• Keyboard shortcuts. People learned to use the IDE a lot faster over just short practice. It's just more efficient telling people shortcuts and then telling on a higher level with things happening faster when you don't search around with mouse. And surprising shortcuts were missing from people who do this stuff daily. 
  • Resharper. We've had it for ages. And many in the team did not use it. Renaming manually to three places becames visible and something we can help with changing when it is visible. And it's error prone. 
  • Consume-first programming. It was interesting to notice that only some were comfortable with the idea of faking what you wanted to code to have in the test, before implementing it. Most people were first navigating with the idea that you build each piece and put them together in the end. Example was very powerful in that, and I was particularly pleased on how smoothly it came in developer collaboration.
I try to focus on the positive. Others will want to mob again in two weeks on sharing knowledge of TypeScript, and then week later, more on Selenium as the team is back in full composition. 

I show very uncharacteristic patience in changing the team. A little every day. And we'll get there, eventually.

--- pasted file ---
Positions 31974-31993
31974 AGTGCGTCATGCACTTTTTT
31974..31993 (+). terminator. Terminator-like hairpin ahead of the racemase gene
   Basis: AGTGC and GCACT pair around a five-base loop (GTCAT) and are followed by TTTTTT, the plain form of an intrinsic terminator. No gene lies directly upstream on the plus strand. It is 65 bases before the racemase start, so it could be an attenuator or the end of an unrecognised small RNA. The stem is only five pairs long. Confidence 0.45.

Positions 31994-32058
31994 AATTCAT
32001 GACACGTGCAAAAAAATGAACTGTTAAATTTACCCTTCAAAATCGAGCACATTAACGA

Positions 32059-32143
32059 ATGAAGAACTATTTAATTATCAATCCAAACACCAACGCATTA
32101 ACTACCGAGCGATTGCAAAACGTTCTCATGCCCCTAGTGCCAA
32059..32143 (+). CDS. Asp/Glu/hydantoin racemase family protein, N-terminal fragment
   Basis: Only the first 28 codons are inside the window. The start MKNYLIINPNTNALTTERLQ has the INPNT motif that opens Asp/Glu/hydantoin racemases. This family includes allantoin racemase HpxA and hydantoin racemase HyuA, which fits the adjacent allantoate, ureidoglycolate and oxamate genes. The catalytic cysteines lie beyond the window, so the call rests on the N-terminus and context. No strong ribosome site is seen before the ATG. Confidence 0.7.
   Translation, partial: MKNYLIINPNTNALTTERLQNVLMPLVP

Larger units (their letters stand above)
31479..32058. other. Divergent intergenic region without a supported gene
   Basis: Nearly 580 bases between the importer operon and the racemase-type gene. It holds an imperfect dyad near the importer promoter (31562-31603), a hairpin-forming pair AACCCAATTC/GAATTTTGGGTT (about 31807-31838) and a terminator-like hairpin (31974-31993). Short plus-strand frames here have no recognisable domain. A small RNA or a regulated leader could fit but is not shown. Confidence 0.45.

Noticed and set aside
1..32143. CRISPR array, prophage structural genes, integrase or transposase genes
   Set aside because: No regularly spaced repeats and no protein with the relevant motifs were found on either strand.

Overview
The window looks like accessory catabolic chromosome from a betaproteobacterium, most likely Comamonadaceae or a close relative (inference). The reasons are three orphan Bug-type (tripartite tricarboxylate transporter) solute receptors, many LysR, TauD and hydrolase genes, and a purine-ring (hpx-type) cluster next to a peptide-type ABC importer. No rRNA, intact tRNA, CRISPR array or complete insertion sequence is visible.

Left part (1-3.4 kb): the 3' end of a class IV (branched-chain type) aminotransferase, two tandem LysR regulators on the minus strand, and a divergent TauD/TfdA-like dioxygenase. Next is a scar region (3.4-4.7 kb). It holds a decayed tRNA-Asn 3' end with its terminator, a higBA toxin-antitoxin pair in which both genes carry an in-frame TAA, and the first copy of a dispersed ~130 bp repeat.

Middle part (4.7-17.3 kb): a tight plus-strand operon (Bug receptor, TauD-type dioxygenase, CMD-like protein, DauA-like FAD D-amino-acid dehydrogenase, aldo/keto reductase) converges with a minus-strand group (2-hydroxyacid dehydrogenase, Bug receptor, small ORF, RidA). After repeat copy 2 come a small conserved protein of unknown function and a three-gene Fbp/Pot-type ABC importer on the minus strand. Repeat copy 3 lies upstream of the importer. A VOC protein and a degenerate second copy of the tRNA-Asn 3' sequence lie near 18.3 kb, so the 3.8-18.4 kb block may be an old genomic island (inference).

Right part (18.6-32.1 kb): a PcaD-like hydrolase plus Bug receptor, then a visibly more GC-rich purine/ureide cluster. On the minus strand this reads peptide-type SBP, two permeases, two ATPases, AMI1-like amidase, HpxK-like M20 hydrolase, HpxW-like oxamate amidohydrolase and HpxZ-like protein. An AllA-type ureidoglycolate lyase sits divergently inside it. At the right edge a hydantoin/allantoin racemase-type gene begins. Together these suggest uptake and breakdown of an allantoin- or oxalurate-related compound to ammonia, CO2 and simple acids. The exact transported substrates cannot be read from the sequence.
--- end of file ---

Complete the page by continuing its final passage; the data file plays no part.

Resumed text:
4 comments:

  1. I admire your ability to keep pushing for what you believe in. Keep up the positivity. :)

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  2. Have you ever had even one idea where there wasn't a particularly genderized attack on you? I've often wondered if I suggested optional bacon and beer if someone wouldn't suggest I'm being biased and only care about women. I guess the pretext of having a non-default gender continues to be a major obstacle. I can't even imagine what those paying double non-default tax deal with.

    Keep trying new ideas anyways. Many of us are cheering from the sidelines.

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    Replies
    1. I did not take this as genderized this time, I took it as extrovert ideals of teamwork against achieved benefits of being completely left alone being great from one introverts perspective.

      I've had genderized attacks very rarely. It could be that I'm oblivious, or it could be that since everyone sees the right to attack all testers regardless of gender, it just hides the fact that gender had something to do with it.

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  3. Thank you for sharing.

    Very interesting and informative.

    Kudos on keep trying (and learning) even in the uphill struggle! Inspiring!

    ReplyDelete